Tonsillitis is a condition characterised by inflammation of the tonsils, a pair of lymphoid tissue present on either side at the back of throat. The most common cause of tonsillitis is infection due to virus and bacteria.
Tonsils are a lymphoid organ which along with the adenoids forms a barrier to microorganism entering through the oral route. Like all lymphoid tissue tonsils also mature with age and as they are exposed to more and more microbes they get inflamed over and over again during childhood and adolescence.
Tonsillitis commonly presents with fever, sore throat, throat pain, inability to swallow, swollen tender glands in the neck, a white coating over the tonsils, and drooling of saliva. Some children may complain of difficulty swallowing and breathing. Other symptoms of tonsillitis include stiff neck, headache, bad breath and stomach ache, refusal to eat and unusual fussiness in small children.
An infection of the tonsils is always accompanied by infection of the adenoids as well. Inflammation of the adenoids is accompanied by hypertrophy of the adenoids and leads to difficult and obligate mouth breathing in children.
The commonest causes of tonsillitis is streptococcus pyogenes, however other bacteria like H influenza and staph may also cause tonsillitis.
Since tonsillitis is a very common complaint in children, it is necessary to know when to contact the doctor to prevent unnecessary hospital visits. Some of the danger signs of tonsillitis include neck stiffness, drooling of saliva, breathlessness, increasing swelling in the neck, high grade fever not responding to couple of doses of fever medicines and altered consciousness. However most children are likely to recover completely from tonsillitis.
Tonsillitis is usually diagnosed clinically after a clinical exam. The doctor may ask for a throat swab to find out more about the cause. A throat swab is a very simple procedure and is not painful at all. You will just need to open your mouth wide and leave the jaw muscles loose. This way you will not gag. Along with a throat swab, a complete blood count is performed as well. Usually no other investigations are required.
Tonsillitis is commonly managed supportively. It is important to ensure that the child is well hydrated and drinks lot of fluids. Warm caffeine free tea or honey with water can be soothing. You can also use lozenges and salt water gargles to soothe the throat and make the child feel better. Also ensure adequate rest for your child. You can treat the fever and throat pain by giving Ibuprofen or acetaminophen in the recommended doses.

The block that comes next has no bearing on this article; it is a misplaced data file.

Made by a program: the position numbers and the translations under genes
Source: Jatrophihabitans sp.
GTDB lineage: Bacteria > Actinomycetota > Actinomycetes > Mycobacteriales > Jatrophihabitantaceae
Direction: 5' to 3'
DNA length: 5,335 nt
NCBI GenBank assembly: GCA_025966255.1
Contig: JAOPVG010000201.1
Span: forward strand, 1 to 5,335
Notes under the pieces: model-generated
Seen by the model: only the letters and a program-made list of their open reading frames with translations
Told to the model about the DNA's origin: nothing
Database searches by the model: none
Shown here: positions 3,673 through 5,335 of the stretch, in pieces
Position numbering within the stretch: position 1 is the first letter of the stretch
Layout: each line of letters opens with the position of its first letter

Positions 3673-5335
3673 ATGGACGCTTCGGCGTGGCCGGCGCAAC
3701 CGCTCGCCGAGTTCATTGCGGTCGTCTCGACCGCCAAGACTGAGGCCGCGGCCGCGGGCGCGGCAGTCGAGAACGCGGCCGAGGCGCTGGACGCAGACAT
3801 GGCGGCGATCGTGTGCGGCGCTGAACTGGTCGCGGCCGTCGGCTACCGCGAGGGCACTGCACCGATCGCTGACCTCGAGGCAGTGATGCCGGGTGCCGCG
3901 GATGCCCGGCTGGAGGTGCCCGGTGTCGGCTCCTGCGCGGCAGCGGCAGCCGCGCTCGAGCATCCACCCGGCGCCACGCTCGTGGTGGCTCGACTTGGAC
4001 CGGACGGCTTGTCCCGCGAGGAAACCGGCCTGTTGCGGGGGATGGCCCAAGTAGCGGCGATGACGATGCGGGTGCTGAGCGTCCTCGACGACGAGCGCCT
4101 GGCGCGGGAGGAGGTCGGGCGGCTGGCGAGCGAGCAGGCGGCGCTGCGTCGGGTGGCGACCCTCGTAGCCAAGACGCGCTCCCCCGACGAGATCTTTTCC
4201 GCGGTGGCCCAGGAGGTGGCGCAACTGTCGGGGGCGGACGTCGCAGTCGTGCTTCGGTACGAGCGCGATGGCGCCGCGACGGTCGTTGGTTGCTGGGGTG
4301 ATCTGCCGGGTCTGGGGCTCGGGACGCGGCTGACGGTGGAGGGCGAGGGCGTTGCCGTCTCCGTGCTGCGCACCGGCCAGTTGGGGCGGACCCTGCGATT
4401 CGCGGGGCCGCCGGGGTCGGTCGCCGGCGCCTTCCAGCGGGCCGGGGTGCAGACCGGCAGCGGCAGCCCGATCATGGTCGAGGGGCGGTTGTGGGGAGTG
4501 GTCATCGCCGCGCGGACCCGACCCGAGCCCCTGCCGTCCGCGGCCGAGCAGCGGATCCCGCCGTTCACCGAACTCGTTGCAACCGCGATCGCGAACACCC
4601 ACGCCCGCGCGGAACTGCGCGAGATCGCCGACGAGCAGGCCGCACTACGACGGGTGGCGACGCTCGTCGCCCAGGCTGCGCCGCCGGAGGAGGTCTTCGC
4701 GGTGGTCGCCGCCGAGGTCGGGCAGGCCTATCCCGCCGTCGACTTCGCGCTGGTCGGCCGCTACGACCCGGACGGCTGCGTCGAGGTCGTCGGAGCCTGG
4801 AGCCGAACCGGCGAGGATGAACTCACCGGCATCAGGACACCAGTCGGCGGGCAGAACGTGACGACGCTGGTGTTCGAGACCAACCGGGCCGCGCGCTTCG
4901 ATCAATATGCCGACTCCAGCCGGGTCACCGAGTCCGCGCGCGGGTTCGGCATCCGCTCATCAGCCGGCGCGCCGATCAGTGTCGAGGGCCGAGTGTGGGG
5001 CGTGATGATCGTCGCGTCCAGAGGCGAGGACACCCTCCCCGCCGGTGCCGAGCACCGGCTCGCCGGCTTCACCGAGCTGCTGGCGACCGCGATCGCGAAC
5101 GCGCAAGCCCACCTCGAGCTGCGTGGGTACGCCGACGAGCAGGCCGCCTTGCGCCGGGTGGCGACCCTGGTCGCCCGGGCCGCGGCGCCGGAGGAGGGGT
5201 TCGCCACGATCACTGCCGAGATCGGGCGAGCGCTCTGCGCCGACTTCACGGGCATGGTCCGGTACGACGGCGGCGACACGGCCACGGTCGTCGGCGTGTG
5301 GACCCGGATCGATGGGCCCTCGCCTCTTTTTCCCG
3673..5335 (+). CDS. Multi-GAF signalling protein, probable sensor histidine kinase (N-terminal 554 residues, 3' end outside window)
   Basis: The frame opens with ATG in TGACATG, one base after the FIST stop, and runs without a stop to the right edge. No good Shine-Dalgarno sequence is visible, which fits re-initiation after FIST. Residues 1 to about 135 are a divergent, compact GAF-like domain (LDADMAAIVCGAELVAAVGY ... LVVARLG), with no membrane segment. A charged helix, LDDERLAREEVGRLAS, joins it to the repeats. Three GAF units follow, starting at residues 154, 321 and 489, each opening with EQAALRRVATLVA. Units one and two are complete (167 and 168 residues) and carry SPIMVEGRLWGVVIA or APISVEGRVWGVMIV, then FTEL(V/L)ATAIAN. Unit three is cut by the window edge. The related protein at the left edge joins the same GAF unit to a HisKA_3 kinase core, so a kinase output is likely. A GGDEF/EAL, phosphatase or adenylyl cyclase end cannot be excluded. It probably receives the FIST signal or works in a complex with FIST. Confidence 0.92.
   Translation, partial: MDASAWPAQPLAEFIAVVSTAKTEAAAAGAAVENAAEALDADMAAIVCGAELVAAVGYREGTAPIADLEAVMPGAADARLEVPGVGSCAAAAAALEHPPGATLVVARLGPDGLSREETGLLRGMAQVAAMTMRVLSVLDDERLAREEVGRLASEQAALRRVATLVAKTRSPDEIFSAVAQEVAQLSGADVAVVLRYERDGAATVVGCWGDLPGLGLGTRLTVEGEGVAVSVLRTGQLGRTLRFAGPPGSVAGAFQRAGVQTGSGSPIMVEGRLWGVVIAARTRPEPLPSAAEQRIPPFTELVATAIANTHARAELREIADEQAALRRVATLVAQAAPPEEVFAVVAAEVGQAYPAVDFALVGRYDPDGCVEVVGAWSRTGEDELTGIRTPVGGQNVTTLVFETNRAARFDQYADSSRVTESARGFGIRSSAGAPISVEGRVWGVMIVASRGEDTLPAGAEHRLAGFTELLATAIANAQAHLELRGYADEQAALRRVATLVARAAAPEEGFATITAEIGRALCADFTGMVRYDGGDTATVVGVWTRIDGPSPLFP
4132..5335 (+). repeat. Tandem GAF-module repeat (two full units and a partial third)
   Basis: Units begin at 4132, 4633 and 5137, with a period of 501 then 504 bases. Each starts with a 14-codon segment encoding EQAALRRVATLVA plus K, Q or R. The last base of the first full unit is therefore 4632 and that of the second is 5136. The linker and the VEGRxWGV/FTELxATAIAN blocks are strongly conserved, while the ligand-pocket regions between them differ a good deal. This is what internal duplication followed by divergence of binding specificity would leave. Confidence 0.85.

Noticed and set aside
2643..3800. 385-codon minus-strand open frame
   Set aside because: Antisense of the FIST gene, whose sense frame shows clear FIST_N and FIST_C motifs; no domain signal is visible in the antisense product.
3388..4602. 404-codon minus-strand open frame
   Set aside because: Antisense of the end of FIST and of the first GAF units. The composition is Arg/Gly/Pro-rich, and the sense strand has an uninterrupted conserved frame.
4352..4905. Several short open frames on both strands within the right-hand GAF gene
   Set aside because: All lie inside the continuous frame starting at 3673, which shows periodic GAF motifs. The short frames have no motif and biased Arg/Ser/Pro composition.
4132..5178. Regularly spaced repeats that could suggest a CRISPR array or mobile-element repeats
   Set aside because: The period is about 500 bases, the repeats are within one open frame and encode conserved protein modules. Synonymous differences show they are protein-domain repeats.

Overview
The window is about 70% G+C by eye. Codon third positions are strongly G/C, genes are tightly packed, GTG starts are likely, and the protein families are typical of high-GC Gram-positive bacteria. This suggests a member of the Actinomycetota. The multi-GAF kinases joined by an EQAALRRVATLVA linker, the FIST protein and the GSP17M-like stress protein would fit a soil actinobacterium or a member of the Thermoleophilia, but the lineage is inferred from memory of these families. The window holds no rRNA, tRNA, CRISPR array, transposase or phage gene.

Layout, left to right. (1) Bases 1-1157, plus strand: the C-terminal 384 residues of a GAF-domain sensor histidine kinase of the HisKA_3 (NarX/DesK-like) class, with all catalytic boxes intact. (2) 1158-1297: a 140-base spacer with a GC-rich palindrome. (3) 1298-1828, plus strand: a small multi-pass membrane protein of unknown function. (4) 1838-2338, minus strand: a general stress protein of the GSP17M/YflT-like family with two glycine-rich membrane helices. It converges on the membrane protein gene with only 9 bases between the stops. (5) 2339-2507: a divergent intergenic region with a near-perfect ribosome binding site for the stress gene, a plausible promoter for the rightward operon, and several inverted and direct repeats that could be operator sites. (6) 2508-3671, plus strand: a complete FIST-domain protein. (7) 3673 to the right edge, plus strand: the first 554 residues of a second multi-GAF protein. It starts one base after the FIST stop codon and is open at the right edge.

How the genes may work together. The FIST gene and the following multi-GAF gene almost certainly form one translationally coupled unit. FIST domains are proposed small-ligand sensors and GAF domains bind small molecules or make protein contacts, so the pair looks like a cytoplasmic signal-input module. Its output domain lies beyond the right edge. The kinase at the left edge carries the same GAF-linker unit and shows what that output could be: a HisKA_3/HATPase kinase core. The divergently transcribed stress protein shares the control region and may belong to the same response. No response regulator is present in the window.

The use antibiotics in tonsillitis are a very contentious topic with many doctors for and against it. Although the balance is not clear, it is preferable to withhold antibiotics till some complication is imminent as tonsillitis tends to resolve with just supportive therapy alone.
Although tonsillitis is a benign condition which resolves without any complications, two complications are worth mentioning.
- Rheumatic fever is a condition which affects the heart and joints. This usually follows a streptococcal pharyngitis or tonsillitis by two to three weeks and is due to a cross reaction between the components of the cell wall of the bacteria and proteins found on the heart and joints. This commonly presents with fever, joint pains which shift from one joint to another, mild chest pain and breathlessness. If this is not treated and recurrent bouts of rheumatic fever can lead to rheumatic heart disease, a condition in which valve abnormalities are seen.
- Post streptoccoal glomerulonephritis is another complication of tonsillitis. Like rheumatic fever, PSGN is also due to immunologic cross reactivity. This causes inflammation of the kidneys and commonly causes brown urine with high blood pressure and retention of water in the body. This condition more often resolves spontaneously with no deficits.
Other then these complications two other complications are important. The infection can spread into the surrounding tissues in the neck, leading to a peri- tonsillar abscess which requires surgery to evacuate. Although rare, tonsillitis may cause meningitis, an infection of the covering of the brain.
When is tonsillectomy required?
Tonsillectomy is a procedure where in the tonsils are removed surgically. Once very commonly employed, its incidence has now fallen because new research has shown that removing the tonsils is much more harmful than the recurrent infections due to the vital role they play in immunity. Now tonsillectomy is recommended only for the following categories of patients.
- More than five to seven episodes in one year
- More than four episodes a year over two years
- More than three episodes a year over three years
This procedure is also performed in a case where there is no improvement in spite of antibiotics and an abscess of the tonsils.
Tonsillitis being a infection can be prevented by taking few general health precautions. Follow these precautions and teach your children as well to prevent tonsillitis and other infections.
- Wash his or her hands thoroughly and frequently, especially after using the toilet and before eating
- Avoid sharing food, drinking glasses or utensils
To help your child prevent the spread of a bacterial or viral infection to others:
- Ask your doctor when it's all right for your child to return to school
- Teach your child to cough or sneeze into a tissue or, when necessary, into his or her elbow
- Teach your child to wash his or her hands after sneezing or coughing